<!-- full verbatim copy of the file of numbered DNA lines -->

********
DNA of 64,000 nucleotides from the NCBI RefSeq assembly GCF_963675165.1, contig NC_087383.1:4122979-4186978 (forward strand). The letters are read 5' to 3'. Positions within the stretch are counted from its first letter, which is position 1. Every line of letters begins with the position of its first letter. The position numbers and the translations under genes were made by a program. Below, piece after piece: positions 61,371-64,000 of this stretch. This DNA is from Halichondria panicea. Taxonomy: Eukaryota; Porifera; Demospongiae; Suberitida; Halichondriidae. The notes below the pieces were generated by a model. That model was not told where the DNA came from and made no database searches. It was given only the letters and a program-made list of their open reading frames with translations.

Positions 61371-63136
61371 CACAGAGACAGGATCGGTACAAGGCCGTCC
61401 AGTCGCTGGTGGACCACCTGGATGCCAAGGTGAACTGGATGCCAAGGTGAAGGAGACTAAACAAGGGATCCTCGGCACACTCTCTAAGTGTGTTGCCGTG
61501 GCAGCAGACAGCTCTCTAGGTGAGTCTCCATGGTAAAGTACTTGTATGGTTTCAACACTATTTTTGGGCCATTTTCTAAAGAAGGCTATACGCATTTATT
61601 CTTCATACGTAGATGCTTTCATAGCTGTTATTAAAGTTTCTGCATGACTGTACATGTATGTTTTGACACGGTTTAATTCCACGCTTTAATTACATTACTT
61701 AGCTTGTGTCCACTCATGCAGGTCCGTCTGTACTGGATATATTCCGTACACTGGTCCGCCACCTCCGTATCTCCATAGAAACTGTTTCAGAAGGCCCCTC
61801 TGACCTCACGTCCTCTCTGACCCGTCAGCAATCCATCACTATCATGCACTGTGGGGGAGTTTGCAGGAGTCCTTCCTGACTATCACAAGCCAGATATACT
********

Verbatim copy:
DNA of 64,000 nucleotides from the NCBI RefSeq assembly GCF_963675165.1, contig NC_087383.1:4122979-4186978 (forward strand). The letters are read 5' to 3'. Positions within the stretch are counted from its first letter, which is position 1. Every line of letters begins with the position of its first letter. The position numbers and the translations under genes were made by a program. Below, piece after piece: positions 61,371-64,000 of this stretch. This DNA is from Halichondria panicea. Taxonomy: Eukaryota; Porifera; Demospongiae; Suberitida; Halichondriidae. The notes below the pieces were generated by a model. That model was not told where the DNA came from and made no database searches. It was given only the letters and a program-made list of their open reading frames with translations.

Positions 61371-63136
61371 CACAGAGACAGGATCGGTACAAGGCCGTCC
61401 AGTCGCTGGTGGACCACCTGGATGCCAAGGTGAACTGGATGCCAAGGTGAAGGAGACTAAACAAGGGATCCTCGGCACACTCTCTAAGTGTGTTGCCGTG
61501 GCAGCAGACAGCTCTCTAGGTGAGTCTCCATGGTAAAGTACTTGTATGGTTTCAACACTATTTTTGGGCCATTTTCTAAAGAAGGCTATACGCATTTATT
61601 CTTCATACGTAGATGCTTTCATAGCTGTTATTAAAGTTTCTGCATGACTGTACATGTATGTTTTGACACGGTTTAATTCCACGCTTTAATTACATTACTT
61701 AGCTTGTGTCCACTCATGCAGGTCCGTCTGTACTGGATATATTCCGTACACTGGTCCGCCACCTCCGTATCTCCATAGAAACTGTTTCAGAAGGCCCCTC
61801 TGACCTCACGTCCTCTCTGACCCGTCAGCAATCCATCACTATCATGCACTGTGGGGGAGTTTGCAGGAGTCCTTCCTGACTATCACAAGCCAGATATACT